COVID-19 lockdowns linked to pollution spikes in some cities

New study investigates how emissions changes affected secondary pollutants

Lockdowns last year in response to COVID-19 resulted in drastic cuts to emissions, especially from vehicle tailpipes, and yet some urban areas saw a paradoxical spike in ozone air pollution. A new study led by the National Center for Atmospheric Research (NCAR) used a sophisticated computer model to disentangle the complicated web of atmospheric chemistry and meteorology to determine the causes of poor air quality. Read more at UCAR News . . .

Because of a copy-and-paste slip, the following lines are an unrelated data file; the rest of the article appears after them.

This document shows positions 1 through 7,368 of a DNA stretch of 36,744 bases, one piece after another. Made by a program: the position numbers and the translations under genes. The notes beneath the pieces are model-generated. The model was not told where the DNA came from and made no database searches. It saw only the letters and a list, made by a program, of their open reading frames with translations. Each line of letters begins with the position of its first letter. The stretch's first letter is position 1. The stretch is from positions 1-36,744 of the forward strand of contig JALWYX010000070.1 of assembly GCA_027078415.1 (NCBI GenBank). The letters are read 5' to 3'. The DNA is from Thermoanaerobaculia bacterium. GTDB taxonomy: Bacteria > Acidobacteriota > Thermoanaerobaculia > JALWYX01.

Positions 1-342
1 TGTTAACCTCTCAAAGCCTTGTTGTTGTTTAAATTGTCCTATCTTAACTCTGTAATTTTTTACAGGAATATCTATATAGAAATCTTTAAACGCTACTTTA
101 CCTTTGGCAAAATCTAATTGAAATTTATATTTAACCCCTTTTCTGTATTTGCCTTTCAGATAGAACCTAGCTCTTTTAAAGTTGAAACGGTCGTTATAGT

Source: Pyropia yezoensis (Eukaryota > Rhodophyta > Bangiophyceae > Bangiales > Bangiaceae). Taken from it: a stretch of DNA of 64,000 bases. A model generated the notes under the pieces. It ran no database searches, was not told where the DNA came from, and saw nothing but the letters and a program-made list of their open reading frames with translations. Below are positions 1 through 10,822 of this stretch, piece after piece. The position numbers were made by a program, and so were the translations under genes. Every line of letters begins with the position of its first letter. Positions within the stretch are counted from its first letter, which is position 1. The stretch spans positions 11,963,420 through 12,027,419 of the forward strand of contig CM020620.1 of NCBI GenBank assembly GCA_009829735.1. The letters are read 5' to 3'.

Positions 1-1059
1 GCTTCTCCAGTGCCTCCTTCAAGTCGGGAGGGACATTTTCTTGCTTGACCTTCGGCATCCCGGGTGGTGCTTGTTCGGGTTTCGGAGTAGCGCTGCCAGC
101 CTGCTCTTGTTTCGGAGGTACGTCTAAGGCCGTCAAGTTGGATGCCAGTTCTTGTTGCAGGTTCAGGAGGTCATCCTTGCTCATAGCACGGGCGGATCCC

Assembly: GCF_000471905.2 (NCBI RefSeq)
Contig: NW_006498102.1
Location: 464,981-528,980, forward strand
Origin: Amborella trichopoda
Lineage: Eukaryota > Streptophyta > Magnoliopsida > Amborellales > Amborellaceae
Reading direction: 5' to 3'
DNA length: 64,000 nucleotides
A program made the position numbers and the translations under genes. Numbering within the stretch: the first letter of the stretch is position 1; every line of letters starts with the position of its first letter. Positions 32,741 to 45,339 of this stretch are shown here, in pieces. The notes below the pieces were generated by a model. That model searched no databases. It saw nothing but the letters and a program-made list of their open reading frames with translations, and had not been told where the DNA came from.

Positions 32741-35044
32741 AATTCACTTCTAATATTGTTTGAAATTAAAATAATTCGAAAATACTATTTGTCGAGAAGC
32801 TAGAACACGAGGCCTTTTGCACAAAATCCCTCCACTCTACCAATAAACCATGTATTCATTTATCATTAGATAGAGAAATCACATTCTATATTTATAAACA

ACOM lead author Ben Gaubert's paper is titled: "Global Changes in Secondary Atmospheric Pollutants during the 2020 COVID‐19 Pandemic".

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Palaces, avenues, buildings, parks, and scenery around China's Capital. The white Pagoda at Beihai from Jinshan Hill (27 September 2013). Photo by Yinan Chen at Wikimedia Commons.

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ACOM | Atmospheric Chemistry Observations & Modeling